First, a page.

The Atlas Network has an interesting video this week insisting on the morality of profit, especially in contrast with taxpayer-financed subsidies. The difference lies in the voluntary nature of the exchange between consumers and producers in the former and the lack thereof in the latter. The video starts with Atlas VP Tom Palmer objecting to the common characterization of wealthy philanthropists as “giving back” their wealth to society. Palmer uses Microsoft founder Bill Gates to pose the question — did Gates “take” from society in the first place, or did he add more value than he received?

Anyone who has dealt with “blue screens of death” might object to this particular example, but Palmer is correct. Gates, along with Steve Jobs and Steve Wozniak at Apple and any number of entrepreneurs in the computer industry, added almost immeasurable value to society by personalizing the computer and democratizing its power.  Gates used a more open-source approach than Apple, which allowed for less central control of that expansion of power and value and allowed for more creativity.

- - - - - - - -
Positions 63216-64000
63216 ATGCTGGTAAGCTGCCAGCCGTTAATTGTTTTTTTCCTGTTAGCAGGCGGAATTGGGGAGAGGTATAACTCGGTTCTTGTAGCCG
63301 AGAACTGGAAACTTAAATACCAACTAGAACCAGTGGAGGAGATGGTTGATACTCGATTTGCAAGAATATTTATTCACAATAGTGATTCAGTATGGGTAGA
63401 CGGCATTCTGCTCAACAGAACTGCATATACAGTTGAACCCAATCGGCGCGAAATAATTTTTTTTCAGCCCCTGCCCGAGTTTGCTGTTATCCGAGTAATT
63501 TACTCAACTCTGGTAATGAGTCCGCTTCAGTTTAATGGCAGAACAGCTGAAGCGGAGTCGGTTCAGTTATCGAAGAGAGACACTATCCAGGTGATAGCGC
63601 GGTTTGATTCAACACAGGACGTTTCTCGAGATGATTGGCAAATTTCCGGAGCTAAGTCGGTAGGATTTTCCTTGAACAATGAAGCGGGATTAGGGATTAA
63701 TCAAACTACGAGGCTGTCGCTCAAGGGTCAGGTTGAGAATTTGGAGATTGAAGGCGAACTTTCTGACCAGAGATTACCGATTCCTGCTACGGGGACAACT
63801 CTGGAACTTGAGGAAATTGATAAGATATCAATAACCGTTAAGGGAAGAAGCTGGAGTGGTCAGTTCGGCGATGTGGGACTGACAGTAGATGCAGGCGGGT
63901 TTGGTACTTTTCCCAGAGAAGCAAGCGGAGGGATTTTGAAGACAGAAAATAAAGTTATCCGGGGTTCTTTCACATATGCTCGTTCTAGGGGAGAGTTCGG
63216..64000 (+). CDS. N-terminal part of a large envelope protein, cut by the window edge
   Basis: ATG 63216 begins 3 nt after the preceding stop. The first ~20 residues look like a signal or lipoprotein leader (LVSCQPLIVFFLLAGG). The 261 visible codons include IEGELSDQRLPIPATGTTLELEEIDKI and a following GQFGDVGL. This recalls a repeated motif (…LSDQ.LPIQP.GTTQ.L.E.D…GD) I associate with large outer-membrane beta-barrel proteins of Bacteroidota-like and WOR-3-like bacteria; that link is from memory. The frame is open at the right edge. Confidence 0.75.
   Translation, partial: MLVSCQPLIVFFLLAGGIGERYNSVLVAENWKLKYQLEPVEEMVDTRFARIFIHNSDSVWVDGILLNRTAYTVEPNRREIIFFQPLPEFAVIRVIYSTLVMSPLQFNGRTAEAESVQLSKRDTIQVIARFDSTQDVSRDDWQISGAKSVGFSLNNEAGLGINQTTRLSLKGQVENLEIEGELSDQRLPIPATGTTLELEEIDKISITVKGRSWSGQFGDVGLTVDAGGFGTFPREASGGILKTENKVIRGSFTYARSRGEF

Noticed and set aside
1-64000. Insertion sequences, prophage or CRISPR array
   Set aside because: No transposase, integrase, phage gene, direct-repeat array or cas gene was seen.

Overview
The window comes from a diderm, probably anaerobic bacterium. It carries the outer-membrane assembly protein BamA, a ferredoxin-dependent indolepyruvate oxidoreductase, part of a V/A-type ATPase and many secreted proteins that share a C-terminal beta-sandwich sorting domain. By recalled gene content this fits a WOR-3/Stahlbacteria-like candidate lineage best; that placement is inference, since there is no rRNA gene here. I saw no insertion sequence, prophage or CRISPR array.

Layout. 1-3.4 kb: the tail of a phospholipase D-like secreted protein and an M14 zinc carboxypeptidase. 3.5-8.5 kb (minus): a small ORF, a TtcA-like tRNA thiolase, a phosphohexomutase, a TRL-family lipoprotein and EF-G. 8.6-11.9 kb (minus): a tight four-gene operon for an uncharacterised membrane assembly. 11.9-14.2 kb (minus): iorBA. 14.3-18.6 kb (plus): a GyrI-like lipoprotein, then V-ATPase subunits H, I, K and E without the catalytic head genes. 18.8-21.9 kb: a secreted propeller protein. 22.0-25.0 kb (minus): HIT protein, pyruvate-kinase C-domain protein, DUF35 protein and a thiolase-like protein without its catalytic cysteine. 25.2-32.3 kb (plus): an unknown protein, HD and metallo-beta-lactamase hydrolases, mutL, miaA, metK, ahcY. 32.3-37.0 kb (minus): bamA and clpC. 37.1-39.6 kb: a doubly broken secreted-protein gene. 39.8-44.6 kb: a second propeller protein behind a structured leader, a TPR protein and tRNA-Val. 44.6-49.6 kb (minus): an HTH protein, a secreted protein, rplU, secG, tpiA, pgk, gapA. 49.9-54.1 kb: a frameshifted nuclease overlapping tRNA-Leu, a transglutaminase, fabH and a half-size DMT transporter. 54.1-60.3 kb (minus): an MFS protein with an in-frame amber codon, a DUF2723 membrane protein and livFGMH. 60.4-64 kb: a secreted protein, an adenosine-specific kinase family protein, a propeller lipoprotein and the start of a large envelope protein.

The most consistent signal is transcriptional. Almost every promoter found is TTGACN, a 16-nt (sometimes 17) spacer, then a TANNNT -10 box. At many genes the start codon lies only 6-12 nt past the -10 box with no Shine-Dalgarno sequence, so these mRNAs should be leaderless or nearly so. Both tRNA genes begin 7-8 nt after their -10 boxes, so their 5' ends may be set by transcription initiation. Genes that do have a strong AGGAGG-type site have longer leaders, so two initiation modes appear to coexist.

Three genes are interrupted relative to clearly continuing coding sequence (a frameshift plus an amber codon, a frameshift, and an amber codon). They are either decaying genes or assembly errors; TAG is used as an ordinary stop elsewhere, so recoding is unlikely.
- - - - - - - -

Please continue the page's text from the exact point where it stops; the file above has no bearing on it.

Of course, Gates and Warren Buffet might feel rather fortunate to have lived in a free-market society where this kind of innovation and expertise gets rewarded, and the “giving back” aspect of their philanthropy can reasonably be taken as a more spiritual approach than one based out of guilt, as Palmer assumes in the video.  However, given the class warfare routinely targeting those who add value — and jobs — to our society, Palmer’s approach works in this video quite well.